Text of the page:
By: Amneet Mann, News Editor
The owners of the Minimart located on the second floor of Maggie Benston Centre (MBC) report a state of uncertainty regarding the convenience store’s future on the SFU Burnaby campus. Gideon Wong, who has been operating the Minimart at SFU since 2008 with his wife Carrie Li, spoke with The Peak on future possibilities the store may face.
Minimart’s current operating space falls under the Simon Fraser Student Society (SFSS) lease that will be given back to SFU upon completion of the Student Union Building (SUB). Accordingly, Wong reported signing a new lease contract approximately a year ago which extended the Minimart lease up to December 14 of this year.
SFSS president Jas Randhawa spoke with The Peak via email regarding Minimart’s current contract: “While it is true that Minimart’s Maggie Benson Center lease expires on December 14th — this was based entirely off of the anticipated SUB completion date during that period.
“Once the SUB opens, SFU will have ultimate authority over leasing space in Maggie Benson Center whether it be to Mini Mart or someone else,” Randhawa added.
According to Wong, at approximately the same time Minimart signed the new contract, he was made aware of space reserved for the convenience store in the SUB which was noted on the floor plans for the new building.
Wong recalled that he was first told about the space reserved for Minimart in the SUB through a student who visited his store and asked him about the move. At the time, he was not aware of any plans of relocating the Minimart, but at the students recommendation, he looked into the matter.
“At that time, SFSS [had a] showroom, [with] all the models, [and] all the pictures. My Minimart’s name was there [sic],” said Wong, referring to the Level 2000 Floor Plans of the SUB which have the Minimart name labelled on a block adjacent to the MBC Food Court.
Wong then reported making an appointment with Marc Fontaine, general manager of the Build SFU project. In the first of three meetings Wong reported, Fontaine confirmed the space labelled on the SUB floor plans as reserved for Minimart.
“And then I talked about, ‘how big is it,’ and then we discussed lots of things,” said Wong. Over the course of his meetings with Fontaine, Wong discussed the size of the space, the room that would be available for the Minimart’s drinks and ice cream fridges, and the circuit layout.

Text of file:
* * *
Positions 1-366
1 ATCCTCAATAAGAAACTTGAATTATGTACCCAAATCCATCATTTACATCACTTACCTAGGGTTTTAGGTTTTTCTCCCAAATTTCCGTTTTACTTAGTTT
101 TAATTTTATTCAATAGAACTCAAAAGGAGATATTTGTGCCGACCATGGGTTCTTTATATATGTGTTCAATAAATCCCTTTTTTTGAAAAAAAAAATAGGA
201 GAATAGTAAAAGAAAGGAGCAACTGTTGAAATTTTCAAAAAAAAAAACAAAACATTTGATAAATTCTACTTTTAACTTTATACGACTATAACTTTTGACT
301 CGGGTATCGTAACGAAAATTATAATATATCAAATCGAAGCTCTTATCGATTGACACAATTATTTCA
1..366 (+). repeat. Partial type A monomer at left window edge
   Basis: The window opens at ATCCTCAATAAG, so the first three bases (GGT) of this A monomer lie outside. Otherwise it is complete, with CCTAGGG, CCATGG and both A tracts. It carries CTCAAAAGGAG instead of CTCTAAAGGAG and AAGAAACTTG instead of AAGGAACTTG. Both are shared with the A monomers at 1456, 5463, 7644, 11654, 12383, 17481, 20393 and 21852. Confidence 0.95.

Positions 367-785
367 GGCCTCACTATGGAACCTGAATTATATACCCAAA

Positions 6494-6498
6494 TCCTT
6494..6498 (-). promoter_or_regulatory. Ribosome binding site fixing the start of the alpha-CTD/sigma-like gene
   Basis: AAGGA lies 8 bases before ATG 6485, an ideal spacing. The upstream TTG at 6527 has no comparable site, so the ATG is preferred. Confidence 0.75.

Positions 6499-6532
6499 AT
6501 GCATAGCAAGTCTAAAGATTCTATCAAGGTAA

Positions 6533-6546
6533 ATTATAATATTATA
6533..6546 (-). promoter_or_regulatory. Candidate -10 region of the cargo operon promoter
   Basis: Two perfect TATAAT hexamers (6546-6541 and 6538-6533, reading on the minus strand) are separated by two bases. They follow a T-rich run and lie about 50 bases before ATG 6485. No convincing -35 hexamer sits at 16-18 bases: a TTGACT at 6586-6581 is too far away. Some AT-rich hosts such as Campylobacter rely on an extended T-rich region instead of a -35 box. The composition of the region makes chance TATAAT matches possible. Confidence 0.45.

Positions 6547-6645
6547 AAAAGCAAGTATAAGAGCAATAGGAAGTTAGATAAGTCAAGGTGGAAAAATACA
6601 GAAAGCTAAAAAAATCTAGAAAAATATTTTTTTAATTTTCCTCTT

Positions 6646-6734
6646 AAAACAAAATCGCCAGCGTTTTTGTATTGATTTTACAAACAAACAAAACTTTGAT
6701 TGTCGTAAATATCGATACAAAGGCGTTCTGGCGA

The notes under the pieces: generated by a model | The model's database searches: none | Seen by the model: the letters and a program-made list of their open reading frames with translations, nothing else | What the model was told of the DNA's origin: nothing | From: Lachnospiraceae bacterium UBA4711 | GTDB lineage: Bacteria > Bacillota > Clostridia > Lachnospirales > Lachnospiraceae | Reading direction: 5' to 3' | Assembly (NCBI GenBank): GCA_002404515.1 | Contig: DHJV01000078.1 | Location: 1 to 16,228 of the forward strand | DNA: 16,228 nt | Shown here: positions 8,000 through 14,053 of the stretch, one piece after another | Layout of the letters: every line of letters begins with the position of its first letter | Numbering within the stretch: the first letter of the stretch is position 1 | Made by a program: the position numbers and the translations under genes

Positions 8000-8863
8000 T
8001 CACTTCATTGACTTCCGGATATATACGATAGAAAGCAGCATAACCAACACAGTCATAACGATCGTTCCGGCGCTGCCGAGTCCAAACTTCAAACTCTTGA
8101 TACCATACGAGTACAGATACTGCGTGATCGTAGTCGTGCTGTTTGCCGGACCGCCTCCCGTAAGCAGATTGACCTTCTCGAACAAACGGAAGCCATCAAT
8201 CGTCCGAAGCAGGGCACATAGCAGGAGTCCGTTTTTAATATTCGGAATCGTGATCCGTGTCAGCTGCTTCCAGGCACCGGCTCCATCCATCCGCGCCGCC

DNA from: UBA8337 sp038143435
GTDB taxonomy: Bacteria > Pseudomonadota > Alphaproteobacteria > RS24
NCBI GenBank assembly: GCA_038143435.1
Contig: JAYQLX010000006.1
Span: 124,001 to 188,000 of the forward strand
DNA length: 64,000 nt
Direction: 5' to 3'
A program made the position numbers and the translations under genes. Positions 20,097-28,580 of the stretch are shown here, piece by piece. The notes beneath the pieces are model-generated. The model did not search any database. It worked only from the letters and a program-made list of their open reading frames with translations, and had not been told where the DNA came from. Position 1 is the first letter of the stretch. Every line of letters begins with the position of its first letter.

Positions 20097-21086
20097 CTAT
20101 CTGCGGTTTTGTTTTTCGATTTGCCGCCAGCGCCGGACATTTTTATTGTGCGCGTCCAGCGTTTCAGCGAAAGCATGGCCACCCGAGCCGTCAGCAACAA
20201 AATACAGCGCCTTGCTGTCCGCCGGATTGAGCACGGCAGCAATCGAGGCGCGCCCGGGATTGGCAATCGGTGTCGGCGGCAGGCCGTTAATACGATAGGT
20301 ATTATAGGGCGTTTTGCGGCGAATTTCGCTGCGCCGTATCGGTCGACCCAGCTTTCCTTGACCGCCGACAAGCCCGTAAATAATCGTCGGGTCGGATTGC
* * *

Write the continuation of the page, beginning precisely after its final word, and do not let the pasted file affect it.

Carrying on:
Wong also recalled requesting a sink be built into the Minimart space, so that the store could receive a license to sell fresh-squeezed juice in the new area. “So from there, [Fontaine] said, ‘okay.’ So he’ll make a sink for me,” said Wong.
Early this year, Wong reported following up with Fontaine regarding the construction progress of the Minimart space in the SUB. “[Fontaine] said, ‘no, not yet. [The space is] not 100% for you,’” Wong remembered. “He said, ‘well, we haven’t decided yet. Which people [will get the space].’”
“So what, our discussion for the last few months, means nothing?”
Randhawa stated, “According to Marc Fontaine, there have been multiple meetings over the last few years between the SFSS and Mini Mart as the society presently manages a relationship with the Mini Mart owners. Additionally, Marc has stated that a few of these meetings have included discussions of space in the SUB for a convenience store.
“It is evident that Minimart has an expressed interest in the new student union building. Nothing has been formally offered to Mini Mart and by far no leases have been signed with specific terms regarding this (e.g. cost per square foot and operating costs).”
Wong reported following up with Fontaine to ask if there was an application process Minimart could go through to secure space or how to receive more information regarding the decision process. The latest email Wong sent Fontaine was approximately a month ago asking for an update. He was told the decision on which organizations or companies would obtain space in the SUB had not yet been made.
“He has told me that he will do a survey, see if people like me. [sic] I don’t know if he did it or not,” said Wong.
Randhawa confirmed that a decision had not yet been made regarding the retail space available in the SUB.
“It is important for the student society to have a understanding of what students needs really are before establishing a convenience store in the new student union building,” Randhawa wrote.
He added that “Fontaine has categorically stated that there had been ongoing discussions in the past to conduct a survey about uses for retail space in the SUB, however this was never materialized.
“Regardless, the board of directors will soon be having discussions of conducting a formal request for proposal process for commercial spaces in the new SUB.”
Randhawa mentioned that Minimart may hold an advantage during the discussion regarding retail space in the SUB as “they currently have a space for convenience store services on campus.”
As the December 14 eviction nears, the future of Minimart hangs on the SFSS’s decision, leaving Wong unsure of how to plan in terms of the store’s inventory and his own future: “If they don’t give me [the space], I’ll retire then. If they give me [the space], I can still go along [running the Minimart].”
“I just keep doing [sic] day-by-day [. . .] I don’t know how to plan.”